A father has described how he found out his two sons had been swept into the sea by a freak wave while fishing when he saw one of them brought ashore in a lifeboat.
Bristol brothers Dr Robert Allen, 30, and Charles Allen, 21, died after the incident near Treyarnon Cove, near Padstow, in north Cornwall on September 4 last year.
An inquest heard how a wave hit Robert, a research associate at Bath University, washing him into the sea, while his student brother was swept away while trying to help him.
The siblings, who were on a family holiday, were fishing from rocks near Pepper Cove with their brother-in-law Andrew Thornton.
The inquest heard the brothers were experienced and “conscientious” fishermen.
Giving evidence at Cornwall Coroner’s Court in Truro on Friday, April 6, Mr Thornton, a joiner, said: “Rob said he had a fish on.
“To make sure the fish didn’t get off the line we all climbed down lower. Charles came down with a net but the fish got away.
“Rob blamed Charles because he took too long getting the net down so he was ranting and raving about that.
“There was a big rock in front and a flat bit behind it (where we were). The wave came and hit the rock and wrapped around the side, it hit Rob and washed him into the sea.
“We all got hit by it. Charles was clinging on to the side and I dropped to the floor.”
Mr Thornton said Robert started trying to take his clothes off so he could float and swim better and Charles tried to help him but was hit by another wave and taken into the water.
He said he managed to raise the alarm and Charles was rescued from the water at 2.48pm by a lifeboat crew and taken ashore at Treyarnon Bay where the emergency services tried to revive him.
He was taken to Royal Cornwall Hospital in Truro but was later pronounced dead.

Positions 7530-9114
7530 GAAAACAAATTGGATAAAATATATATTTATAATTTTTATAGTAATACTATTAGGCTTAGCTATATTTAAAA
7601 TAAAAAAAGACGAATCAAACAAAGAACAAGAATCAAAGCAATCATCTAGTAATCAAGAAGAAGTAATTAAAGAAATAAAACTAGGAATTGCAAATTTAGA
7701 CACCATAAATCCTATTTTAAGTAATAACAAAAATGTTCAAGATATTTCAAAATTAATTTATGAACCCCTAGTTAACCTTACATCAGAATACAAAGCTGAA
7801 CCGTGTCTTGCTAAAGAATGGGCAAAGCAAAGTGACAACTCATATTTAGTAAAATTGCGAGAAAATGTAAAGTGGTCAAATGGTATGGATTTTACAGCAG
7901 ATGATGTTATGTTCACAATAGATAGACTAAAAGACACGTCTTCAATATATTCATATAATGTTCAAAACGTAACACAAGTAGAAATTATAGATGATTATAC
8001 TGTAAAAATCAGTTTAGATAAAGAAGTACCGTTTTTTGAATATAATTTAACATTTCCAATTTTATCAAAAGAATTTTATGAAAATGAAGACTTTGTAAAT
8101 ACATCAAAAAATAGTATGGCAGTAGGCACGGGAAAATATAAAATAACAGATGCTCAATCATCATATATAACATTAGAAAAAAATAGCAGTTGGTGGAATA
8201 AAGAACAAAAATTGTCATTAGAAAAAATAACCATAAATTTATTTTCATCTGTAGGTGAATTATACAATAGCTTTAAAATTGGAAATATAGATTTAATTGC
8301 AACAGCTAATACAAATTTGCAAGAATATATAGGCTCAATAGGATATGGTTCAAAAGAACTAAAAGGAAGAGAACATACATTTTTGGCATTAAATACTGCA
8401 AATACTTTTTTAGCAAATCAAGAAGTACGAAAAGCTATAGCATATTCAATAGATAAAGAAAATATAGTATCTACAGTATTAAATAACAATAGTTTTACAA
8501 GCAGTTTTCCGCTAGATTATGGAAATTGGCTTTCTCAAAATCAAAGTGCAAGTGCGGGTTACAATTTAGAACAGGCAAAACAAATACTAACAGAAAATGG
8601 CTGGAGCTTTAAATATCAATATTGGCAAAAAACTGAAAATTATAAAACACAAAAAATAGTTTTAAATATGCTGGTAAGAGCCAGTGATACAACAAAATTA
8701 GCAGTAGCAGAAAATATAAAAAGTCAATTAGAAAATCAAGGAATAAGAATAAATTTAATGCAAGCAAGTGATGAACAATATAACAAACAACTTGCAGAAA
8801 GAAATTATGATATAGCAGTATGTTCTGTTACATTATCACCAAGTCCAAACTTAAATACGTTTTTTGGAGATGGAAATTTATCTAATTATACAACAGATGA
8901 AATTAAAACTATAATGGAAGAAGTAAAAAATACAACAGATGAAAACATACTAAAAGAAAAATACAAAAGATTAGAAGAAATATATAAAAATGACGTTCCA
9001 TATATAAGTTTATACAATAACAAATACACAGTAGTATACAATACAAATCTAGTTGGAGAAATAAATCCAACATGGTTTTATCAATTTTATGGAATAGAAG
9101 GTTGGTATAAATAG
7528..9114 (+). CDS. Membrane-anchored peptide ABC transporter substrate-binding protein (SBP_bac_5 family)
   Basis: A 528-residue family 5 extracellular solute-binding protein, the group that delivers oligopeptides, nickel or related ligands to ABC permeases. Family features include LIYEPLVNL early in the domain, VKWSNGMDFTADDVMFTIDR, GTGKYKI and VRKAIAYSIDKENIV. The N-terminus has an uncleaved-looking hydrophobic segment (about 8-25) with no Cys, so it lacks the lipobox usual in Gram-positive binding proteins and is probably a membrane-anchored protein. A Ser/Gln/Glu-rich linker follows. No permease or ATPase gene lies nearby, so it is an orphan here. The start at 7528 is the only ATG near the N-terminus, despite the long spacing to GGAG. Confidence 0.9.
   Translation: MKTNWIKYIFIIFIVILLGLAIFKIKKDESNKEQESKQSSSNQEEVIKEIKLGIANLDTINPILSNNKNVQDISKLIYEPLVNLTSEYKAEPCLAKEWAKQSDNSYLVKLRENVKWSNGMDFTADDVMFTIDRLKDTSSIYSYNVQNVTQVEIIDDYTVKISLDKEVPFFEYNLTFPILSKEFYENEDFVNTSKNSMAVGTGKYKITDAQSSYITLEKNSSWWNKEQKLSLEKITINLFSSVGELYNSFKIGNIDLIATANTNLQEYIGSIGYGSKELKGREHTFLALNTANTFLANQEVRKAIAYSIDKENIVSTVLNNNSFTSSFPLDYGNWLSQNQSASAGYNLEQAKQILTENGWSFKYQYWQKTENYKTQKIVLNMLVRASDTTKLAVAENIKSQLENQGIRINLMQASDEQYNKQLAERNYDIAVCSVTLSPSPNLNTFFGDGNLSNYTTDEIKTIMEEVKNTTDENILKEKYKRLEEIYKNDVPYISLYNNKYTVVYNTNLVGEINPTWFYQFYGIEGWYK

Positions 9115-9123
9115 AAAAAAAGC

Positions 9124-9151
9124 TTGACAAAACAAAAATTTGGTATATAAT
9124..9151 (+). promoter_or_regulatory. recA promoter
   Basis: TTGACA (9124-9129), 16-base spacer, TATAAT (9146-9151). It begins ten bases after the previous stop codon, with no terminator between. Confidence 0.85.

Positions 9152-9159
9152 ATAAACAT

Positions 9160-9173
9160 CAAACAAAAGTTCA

Robert’s body was not found until seven days later on September 11 after being washed ashore a few miles north east of their fishing spot.
In a statement read to the inquest, the pair’s father Anthony Allen said he and his wife had four children, with Robert being the eldest and Charles the youngest.
He said both were keen outdoors men who enjoyed fishing and were “conscientious” about weather conditions and tide times and heights.
Anthony Allen said his wife and him took their grandson to the beach at around 2pm on September 4 and became aware of a helicopter in the air near where his sons were fishing.
He said: “The beach had lifeguards on duty that day and they called for members of the public to come out of the water.
“I wondered what was going on but a few minutes later I saw the lifeboat come ashore and inside there was a male. I could see that it was Charles.”
Anthony Allen said he stayed on the beach while CPR was carried out and until his son was taken to hospital.
He said he was informed by Mr Thornton that his eldest son had also gone into the sea “due to a freak wave” catching him.
Detective Constable Alex Fisher, from Devon and Cornwall Police, said the deaths could not have been predicted and that they died “despite all efforts by family and friends and the emergency services”.
Anthony Allen added: “The ironic thing is Charles and Robert used to go kayak fishing so they had brand new life jackets and they were in the car (they) just didn’t anticipate the need for them.”
Post-mortem examinations were conducted and the cause of the deaths was found to be drowning.
Senior Coroner for Cornwall Dr Emma Carlyon ruled the brothers deaths were accidental and said she was encouraged by the RNLI’s plans for education in the local angling community.
Steve Instance, the RNLI’s community safety manager, said the charity would look at whether the stretch of coast was suitable for signs but would focus on education and awareness.
“People choose fishing spots because they are rural and remote,” he said. “We can’t put signage all the way around the coast.
“We think the better option is to have anglers better equipped. The general feeling among anglers is ‘I’ve been fishing for a long time, it won’t happen to me’.”